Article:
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And when you have an SQL query that runs too slow, that's an indication that you should switch to NoSQL. And when you are bathing an infant and the water gets too dirty, that's an indication that you should throw out the baby with the bath water.

As I've switched jobs, and am now living in a C# and Javascript world, I've found developers to be extremely paranoid about regular expressions. They aren't the best tool for all jobs, but they are the best tool for some jobs. And it is beneficial to not only know what those jobs are, but to know the language well enough to get those jobs done.

So, I'll grant that they may be best off by removing the regexes and replacing them with something else. That may or may not be because regexes aren't the right tool for this job. But, more importantly, their developers don't really understand the language, or at least not well enough for this complex of a requirement. (I'll freely admit: I don't know regexes well enough to write an xml parser in it, so I wouldn't, even if that was the best language for that job - I doubt it is, but whether it is or isn't is moot if I'm the one coding it.)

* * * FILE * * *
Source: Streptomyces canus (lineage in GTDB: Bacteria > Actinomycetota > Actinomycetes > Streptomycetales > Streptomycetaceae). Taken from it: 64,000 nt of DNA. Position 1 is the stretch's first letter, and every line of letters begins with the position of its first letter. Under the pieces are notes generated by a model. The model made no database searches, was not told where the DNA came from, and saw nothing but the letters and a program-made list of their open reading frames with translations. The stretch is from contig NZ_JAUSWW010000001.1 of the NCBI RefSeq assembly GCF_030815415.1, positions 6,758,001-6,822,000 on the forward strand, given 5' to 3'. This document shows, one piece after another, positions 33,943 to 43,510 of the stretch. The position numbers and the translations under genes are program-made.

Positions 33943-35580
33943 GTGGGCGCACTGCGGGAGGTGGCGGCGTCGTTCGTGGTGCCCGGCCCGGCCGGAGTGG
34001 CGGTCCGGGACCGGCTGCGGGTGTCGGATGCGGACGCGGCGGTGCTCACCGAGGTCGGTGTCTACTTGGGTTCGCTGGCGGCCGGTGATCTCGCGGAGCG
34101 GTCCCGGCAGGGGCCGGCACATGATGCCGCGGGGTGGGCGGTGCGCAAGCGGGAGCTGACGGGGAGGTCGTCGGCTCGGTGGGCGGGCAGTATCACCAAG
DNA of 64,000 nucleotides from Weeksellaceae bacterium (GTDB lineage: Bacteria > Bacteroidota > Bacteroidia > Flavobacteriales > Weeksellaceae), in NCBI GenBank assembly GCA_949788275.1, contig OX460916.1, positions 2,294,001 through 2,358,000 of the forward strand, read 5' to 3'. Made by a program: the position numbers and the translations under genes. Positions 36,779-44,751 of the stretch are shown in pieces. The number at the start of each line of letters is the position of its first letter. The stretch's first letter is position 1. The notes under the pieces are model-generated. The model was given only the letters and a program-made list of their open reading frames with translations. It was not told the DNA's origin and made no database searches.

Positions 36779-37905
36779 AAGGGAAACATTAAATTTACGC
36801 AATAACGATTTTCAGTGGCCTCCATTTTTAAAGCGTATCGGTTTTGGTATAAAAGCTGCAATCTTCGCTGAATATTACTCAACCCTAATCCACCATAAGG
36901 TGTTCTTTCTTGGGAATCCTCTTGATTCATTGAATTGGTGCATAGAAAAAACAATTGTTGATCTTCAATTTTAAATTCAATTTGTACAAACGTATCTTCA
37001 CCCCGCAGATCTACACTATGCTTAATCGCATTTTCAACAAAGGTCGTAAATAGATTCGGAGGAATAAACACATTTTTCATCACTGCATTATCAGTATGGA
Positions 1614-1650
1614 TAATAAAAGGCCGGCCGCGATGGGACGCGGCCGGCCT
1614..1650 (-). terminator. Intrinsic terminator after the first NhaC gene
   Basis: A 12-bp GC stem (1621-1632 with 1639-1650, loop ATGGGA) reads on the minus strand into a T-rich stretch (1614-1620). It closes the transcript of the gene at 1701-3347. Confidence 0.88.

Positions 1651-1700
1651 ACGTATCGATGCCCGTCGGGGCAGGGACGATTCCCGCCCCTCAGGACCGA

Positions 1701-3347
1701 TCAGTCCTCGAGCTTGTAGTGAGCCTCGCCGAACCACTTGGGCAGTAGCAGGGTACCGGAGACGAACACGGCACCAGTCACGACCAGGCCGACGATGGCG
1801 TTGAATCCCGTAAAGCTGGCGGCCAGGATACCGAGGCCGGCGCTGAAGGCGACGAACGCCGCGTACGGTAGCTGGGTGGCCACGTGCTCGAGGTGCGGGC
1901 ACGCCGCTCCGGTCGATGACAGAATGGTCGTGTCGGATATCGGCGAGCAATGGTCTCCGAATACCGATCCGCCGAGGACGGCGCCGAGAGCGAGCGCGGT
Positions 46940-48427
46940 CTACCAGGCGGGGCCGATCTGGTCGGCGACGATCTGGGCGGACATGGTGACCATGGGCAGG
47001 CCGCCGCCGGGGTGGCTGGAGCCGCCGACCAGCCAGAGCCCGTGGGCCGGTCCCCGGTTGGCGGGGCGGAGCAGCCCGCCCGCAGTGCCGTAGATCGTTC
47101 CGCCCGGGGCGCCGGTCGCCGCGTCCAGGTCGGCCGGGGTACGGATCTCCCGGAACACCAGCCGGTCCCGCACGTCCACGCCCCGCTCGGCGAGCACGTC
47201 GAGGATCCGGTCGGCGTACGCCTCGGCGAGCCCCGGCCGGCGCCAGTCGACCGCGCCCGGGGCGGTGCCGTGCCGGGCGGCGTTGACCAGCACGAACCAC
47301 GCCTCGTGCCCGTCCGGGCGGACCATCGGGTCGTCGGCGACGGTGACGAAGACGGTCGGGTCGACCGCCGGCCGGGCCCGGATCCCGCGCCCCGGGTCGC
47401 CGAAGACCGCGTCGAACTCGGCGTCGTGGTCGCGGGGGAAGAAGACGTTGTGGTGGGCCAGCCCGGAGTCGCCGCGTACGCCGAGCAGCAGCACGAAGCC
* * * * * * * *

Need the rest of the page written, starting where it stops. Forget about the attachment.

And I'll say that I'm finding a lot of devs' understanding of SQL is in much the same boat. I usually liken the two languages, regex and SQL, as they are both weird non-C-style languages (moreso than python) where everything is just insane if you don't really know what you're doing. And if you do know what you're doing, they're not really that bad.


In reply to Re: Cloudflare blames PCRE for outage by Tanktalus
in thread Cloudflare blames PCRE for outage by dmitri

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